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Oracle to Emphasize E-Business Availability

Oracle Corp. next week will unveil a push to associate its name with e-business high availability by launching new services, introducing some products and repositioning other products. Several of the initiatives focus on Windows NT.

“High availability used to be all about high-end customers who had a few critical business processes,” says Robert Shimp, Oracle’s senior director of product marketing for the Internet platform. Now the parts of the enterprise and even small business that handle online transactions have an even greater need for application and database availability, and Oracle wants to provide that availability, Shimp says.

The Oracle (www.oracle.com) announcements will include Oracle E-Business Continuity, a program of consulting, services, and partnerships to assist in e-business high-availability.

Oracle will also announce a new high-availability configuration called Oracle Parallel Fail Safe to allow for recovery of failed Web sites in as little as 30 seconds. That solution is currently available only for Hewlett-Packard’s Unix platform, although Oracle will make it available for Windows NT or Windows 2000 later this year, Shimp says.

Aiming to push high availability into the middle tier, or application tier, of Windows NT e-commerce environments, Oracle is extending its Oracle Fail Safe product to Oracle Application Server.

Previously a component only of the Oracle8i database server, Oracle Fail Safe works on top of Microsoft Wolfpack 2-node clusters. It allows a standby server to recognize when an active server goes offline, start up, and take over the services the failed server was providing.

Oracle expects customers to use the technology in application server farms where a master application server provides load balancing to a number of slave application servers. Customers would install Oracle Fail Safe on a duplicate master server.

A new version of Oracle Fail Safe, 3.0, provides better management capabilities than previous versions through integration with Oracle Enterprise Manager.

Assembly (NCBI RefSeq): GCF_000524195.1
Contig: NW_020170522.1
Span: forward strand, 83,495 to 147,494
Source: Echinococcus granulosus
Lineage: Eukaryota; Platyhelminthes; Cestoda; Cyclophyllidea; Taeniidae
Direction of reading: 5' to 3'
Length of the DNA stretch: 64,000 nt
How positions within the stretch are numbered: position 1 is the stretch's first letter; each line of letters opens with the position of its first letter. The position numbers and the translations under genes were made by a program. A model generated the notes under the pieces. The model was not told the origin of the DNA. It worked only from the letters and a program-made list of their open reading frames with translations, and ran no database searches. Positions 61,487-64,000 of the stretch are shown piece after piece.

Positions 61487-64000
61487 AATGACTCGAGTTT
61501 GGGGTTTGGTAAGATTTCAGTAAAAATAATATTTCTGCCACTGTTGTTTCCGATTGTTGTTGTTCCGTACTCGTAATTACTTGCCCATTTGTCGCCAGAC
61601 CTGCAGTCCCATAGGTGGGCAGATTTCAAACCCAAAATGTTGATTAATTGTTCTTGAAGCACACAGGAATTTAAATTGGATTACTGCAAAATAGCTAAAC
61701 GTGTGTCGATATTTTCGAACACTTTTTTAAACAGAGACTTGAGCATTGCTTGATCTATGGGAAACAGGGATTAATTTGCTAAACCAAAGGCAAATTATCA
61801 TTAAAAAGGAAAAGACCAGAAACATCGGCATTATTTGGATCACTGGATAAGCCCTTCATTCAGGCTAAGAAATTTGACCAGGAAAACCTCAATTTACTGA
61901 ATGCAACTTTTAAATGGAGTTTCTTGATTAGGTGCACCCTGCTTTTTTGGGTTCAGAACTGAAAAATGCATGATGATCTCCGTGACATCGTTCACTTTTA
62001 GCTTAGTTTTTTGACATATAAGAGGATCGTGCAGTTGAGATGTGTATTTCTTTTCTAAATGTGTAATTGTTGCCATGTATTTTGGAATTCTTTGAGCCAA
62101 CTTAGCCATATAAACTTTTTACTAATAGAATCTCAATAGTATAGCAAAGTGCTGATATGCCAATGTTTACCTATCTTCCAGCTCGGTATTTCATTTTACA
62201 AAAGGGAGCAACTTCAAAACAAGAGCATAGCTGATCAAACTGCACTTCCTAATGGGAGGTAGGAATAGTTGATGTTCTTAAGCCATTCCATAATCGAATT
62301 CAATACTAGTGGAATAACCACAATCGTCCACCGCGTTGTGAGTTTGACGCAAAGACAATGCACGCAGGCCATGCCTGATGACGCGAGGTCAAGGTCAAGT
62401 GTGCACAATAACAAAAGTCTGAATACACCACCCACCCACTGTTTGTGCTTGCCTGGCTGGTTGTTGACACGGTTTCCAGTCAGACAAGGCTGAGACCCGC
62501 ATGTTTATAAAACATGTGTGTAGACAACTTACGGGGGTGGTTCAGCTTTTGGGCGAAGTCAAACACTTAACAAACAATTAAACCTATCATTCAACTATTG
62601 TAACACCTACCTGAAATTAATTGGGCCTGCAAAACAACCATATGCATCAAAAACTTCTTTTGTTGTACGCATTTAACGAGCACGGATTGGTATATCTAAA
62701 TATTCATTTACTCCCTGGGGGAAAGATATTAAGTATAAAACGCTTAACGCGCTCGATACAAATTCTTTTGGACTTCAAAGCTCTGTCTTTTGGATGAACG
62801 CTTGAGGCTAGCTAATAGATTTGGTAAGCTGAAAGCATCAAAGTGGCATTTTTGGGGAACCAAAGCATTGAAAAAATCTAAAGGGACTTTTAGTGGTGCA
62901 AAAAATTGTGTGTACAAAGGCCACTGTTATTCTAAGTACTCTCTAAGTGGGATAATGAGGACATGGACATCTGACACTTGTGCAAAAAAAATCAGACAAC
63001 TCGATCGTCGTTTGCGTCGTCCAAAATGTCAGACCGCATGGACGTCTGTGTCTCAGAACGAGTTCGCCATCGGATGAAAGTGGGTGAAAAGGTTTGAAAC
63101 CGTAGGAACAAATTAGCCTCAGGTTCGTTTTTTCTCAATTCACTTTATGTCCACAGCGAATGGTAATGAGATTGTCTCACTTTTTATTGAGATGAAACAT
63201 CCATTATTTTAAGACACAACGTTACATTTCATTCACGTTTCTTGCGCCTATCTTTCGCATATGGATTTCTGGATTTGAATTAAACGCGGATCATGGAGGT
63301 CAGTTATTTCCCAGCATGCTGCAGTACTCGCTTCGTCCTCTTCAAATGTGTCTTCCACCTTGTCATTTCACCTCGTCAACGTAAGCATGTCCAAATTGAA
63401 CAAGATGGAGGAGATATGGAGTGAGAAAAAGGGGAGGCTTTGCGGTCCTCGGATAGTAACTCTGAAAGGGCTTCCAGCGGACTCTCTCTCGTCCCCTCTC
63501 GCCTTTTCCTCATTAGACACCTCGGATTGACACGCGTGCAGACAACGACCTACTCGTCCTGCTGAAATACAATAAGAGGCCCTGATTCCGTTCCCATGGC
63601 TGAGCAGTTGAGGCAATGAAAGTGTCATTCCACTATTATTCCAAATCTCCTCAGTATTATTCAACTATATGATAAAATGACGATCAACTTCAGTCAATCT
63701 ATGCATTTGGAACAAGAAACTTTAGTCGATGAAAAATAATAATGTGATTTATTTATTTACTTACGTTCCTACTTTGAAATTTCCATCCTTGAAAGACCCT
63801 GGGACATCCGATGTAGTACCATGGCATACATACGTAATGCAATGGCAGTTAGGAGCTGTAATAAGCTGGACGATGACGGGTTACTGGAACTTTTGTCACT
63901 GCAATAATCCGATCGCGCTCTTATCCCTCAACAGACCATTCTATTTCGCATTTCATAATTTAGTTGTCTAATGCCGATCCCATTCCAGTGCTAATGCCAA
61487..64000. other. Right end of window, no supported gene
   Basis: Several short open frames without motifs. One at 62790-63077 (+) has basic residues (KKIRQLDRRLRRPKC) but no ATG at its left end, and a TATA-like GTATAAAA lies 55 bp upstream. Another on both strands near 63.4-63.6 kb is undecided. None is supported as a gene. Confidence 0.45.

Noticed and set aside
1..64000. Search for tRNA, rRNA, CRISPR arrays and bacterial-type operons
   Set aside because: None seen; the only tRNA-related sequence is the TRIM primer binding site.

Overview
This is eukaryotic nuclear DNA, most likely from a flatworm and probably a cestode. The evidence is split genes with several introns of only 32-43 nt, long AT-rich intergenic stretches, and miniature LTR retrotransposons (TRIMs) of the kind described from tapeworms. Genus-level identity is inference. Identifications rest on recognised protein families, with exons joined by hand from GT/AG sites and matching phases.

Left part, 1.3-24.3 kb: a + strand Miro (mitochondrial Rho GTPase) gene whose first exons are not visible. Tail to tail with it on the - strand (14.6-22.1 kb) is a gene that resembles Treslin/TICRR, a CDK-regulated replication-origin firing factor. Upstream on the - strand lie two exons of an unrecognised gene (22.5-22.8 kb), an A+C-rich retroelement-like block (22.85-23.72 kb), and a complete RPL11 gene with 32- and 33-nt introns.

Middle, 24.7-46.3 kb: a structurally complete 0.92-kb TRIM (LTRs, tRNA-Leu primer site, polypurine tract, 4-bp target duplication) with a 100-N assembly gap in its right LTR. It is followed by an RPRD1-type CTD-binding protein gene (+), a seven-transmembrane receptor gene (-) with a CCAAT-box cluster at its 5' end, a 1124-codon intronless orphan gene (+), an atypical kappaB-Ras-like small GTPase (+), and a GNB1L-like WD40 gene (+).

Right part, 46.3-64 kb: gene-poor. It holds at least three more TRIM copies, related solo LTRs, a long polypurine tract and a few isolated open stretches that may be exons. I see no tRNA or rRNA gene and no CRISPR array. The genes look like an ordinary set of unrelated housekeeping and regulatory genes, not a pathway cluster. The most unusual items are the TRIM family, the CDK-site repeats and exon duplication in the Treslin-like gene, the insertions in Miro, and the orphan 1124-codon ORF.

On Windows NT, the major database vendor is trying to muscle its way into a greater share of the availability sales and mindshare that Microsoft obtains with SQL Server 7.0 and Wolfpack.

“Oracle is the only vendor out there that really has good solutions for [availability] in the Windows NT space,” Shimp claims.

Oracle is repositioning some of its current products for those goals. For example, Oracle Parallel Server is generally thought of as a scalability product because it allows database servers to be ganged together to work on a single image of a database. Oracle will begin to emphasize the availability implications of having four or six database servers working on a single image of the database – when one server goes down, the database is still running.

The company also bundles a standby database feature with Oracle8i that allows users to have a second, separate instance of the database at a remote location. The production database regularly replicates its data to the standby database, and in case of disaster, the standby database can stand in, Shimp says. “That is an area that is just now taking off,” according to Shimp. “We’re seeing customers beginning to adopt that strategy.”

As part of the availability push, Oracle will also emphasize some of the database server management and maintenance tasks database administrators can do with an Oracle database online that they must take a SQL Server database down for. Those include indexing tables, repartitioning, and rebuilding logs. -- Scott Bekker

About the Author

Scott Bekker is editor in chief of Redmond Channel Partner magazine.

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